Primary knee and hip arthroplasty among nonagenarians and centenarians in the United States
Article first published online: 30 JUL 2007
Copyright © 2007 by the American College of Rheumatology
Arthritis Care & Research
Volume 57, Issue 6, pages 1038–1042, 15 August 2007
How to Cite
Krishnan, E., Fries, J. F. and Kwoh, C. K. (2007), Primary knee and hip arthroplasty among nonagenarians and centenarians in the United States. Arthritis & Rheumatism, 57: 1038–1042. doi: 10.1002/art.22888
- Issue published online: 30 JUL 2007
- Article first published online: 30 JUL 2007
- Manuscript Accepted: 23 JAN 2007
- Manuscript Received: 2 APR 2006
- NIH Roadmap Multidisciplinary Clinical Research Career Development Award. Grant Number: K12-RR023267
The number of individuals ages ≥100 years in the US is expected to increase considerably in the future along with the need for arthroplasties. This report focuses on the poorly studied epidemiology and mortality outcomes of arthroplasty among these individuals.
We describe the epidemiology of knee and hip arthroplasties among centenarians using data from a large hospital discharge database in the US (the Nationwide Inpatient Sample) during the period 1993 through 2002. We used nonagenarians as the comparison group with adjustment for differences in the prevalence of congestive heart failure, neurologic diseases such as dementia and stroke, renal and hepatic diseases, obesity, anemia, malignancy, coagulopathy, and depression and other psychiatric illnesses. Cox regression models were used to study the mortality outcomes following arthroplasty.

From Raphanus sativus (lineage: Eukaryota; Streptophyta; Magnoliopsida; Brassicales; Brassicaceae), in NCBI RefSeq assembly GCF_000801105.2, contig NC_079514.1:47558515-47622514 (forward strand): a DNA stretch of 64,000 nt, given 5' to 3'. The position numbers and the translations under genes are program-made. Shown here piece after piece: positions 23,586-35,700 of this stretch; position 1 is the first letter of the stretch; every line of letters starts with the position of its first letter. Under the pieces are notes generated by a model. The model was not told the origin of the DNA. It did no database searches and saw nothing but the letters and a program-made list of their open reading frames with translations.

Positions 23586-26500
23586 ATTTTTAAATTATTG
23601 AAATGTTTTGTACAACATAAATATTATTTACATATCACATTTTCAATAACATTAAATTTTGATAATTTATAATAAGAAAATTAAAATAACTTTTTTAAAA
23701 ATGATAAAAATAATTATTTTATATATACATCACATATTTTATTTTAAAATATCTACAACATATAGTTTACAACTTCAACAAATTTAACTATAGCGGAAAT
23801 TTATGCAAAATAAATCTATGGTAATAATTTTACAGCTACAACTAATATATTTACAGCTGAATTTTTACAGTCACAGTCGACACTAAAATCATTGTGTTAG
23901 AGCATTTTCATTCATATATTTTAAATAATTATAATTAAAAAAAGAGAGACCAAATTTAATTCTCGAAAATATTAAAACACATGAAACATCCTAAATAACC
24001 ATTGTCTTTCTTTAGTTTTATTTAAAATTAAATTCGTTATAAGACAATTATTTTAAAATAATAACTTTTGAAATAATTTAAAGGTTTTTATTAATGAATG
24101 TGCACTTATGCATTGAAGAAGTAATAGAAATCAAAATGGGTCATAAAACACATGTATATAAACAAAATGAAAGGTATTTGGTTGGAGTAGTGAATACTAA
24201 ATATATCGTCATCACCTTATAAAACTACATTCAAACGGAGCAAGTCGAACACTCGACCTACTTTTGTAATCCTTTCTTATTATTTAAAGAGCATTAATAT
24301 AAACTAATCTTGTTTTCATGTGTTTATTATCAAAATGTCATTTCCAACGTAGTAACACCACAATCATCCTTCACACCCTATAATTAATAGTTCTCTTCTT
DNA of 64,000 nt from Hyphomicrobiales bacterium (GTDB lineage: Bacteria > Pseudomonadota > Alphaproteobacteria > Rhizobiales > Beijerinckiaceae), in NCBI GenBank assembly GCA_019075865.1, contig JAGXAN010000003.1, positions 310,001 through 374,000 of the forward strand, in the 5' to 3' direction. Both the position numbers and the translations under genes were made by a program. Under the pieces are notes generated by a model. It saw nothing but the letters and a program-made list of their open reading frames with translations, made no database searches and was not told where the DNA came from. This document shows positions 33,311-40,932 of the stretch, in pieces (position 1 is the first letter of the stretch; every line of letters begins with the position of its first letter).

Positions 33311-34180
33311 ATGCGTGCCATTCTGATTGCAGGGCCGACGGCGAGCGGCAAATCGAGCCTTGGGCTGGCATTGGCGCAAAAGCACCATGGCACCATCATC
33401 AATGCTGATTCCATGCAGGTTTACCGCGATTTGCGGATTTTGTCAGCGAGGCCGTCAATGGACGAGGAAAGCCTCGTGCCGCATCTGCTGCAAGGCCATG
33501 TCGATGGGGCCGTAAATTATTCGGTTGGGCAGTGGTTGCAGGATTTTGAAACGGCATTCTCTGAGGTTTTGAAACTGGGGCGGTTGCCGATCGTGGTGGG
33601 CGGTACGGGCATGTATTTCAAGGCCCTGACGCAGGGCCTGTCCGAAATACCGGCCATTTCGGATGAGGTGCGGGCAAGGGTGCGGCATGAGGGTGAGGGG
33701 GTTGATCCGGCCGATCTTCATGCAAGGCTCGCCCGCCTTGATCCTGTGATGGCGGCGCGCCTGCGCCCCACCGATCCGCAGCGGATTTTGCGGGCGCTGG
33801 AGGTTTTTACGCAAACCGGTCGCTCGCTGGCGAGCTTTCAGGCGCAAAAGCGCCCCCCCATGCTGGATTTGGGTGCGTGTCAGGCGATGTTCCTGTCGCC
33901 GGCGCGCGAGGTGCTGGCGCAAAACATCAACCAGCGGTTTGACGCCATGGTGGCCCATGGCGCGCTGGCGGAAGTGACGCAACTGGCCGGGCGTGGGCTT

Overall, there were 679 hip arthroplasties and 7 knee arthroplasties among centenarians in this database. The corresponding figures for nonagenarians were 33,975 and 2,050, respectively. A vast majority (83%) of hip arthroplasty recipients were women. Risk-adjusted mortality estimates following arthroplasty for centenarians were higher than for nonagenarians (hazard ratio 1.46, 95% confidence interval 1.10–1.95). However, this was similar to differences in overall in-hospital mortality (hazard ratio 1.36, 95% confidence interval 1.32–1.40) between these 2 age categories.
In the US population, hip and knee arthroplasty are very rarely performed among centenarians. Our in-hospital mortality data suggest that arthroplasties should not be denied to centenarians solely because of short-term postoperative life expectancy estimates.